Driver: Parallel Lines Download
Systems: Windows 9x, Windows 2000 Windows XP, Vista, Win 7, Win 8, Win 10.
Game features:Single game mode
The Driver 3 debacle sullied the series so grievously that when Parallel Lines limped out on last-gen consoles over a year ago, it was greeted with almost universal indifference. In truth, it was a marked improvement, bolstered by an extensive period soundtrack (much of which is sadly missing from this belated PC port). That period is New York in 1978, a time of big hair, big trousers and big cars. It's the latter that mainly concerns you, as an up-and-coming getaway driver - adopt movie trailer voice -earning his stripes on the mean streets of The Big Apple.
You can pretty much guess the rest: a GTA-lite affair comprising a variety of automotive missions interspersed with mercifully brief gunplay. While the on-foot sections are a minor step-up from the previous game, hanging out of the car window to shoot your enemies is a fairly haphazard affair.
Driving is where developer Reflections specialise though, and the big-muscle cars handle appropriately, augmented by a selection of bikes, trucks and other vehicles. There's a lucrative racing scene, and an extensive vehicle customisation model, although most of the missions can be completed by nicking a car off the street.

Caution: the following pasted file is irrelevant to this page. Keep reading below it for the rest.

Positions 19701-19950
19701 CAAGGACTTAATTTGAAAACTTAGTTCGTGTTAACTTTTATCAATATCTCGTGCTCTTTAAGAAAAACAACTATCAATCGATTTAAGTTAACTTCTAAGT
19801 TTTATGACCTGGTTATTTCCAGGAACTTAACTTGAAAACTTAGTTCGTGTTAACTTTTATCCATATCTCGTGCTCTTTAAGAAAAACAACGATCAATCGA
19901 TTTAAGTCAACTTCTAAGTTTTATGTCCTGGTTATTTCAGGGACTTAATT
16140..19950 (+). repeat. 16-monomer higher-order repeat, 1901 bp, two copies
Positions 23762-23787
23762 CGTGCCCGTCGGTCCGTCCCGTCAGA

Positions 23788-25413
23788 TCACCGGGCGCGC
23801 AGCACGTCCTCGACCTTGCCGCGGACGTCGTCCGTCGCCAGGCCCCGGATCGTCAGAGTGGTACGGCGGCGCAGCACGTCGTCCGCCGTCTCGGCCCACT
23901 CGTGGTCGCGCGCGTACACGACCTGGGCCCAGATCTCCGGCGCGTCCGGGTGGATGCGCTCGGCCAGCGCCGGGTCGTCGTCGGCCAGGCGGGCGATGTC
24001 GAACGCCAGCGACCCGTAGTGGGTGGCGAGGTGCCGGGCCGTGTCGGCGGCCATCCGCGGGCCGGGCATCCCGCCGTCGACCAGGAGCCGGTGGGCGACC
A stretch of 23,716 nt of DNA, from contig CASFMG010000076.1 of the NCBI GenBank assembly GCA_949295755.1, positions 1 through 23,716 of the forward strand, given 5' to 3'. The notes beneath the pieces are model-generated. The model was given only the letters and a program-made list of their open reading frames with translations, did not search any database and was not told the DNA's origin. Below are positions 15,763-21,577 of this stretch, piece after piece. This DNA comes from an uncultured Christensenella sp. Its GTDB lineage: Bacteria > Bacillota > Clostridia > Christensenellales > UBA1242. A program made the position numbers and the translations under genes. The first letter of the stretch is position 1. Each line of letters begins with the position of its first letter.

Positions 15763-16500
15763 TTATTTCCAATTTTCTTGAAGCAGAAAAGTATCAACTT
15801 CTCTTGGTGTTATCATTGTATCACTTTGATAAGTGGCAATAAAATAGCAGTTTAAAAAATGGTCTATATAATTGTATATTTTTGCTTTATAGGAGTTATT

Initially, it seems like you're largely going through the motions, but when you notice that you've clocked up 500 miles you must be doing something right, and it eventually begins to feel like you're playing a proper game. In fact, at its best it feels like you're starring in a 70s car chase movie, doffing its cap to such classics as The French Connection. If you fluff your lines it's fairly unforgiving though, often forcing you to repeat large swathes of a mission. Cruising round NYC listening to the likes of Blondie (from whose seminal album the title is lifted) gives it all a suitably chilled 70s vibe. However, in a significant plot twist, suddenly it's 2006 and you're in a Japanese hatchback being bombarded by angry rap, at which point it starts to feel a bit generic. Still, for 20 quid, it's a half-decent ride while it lasts.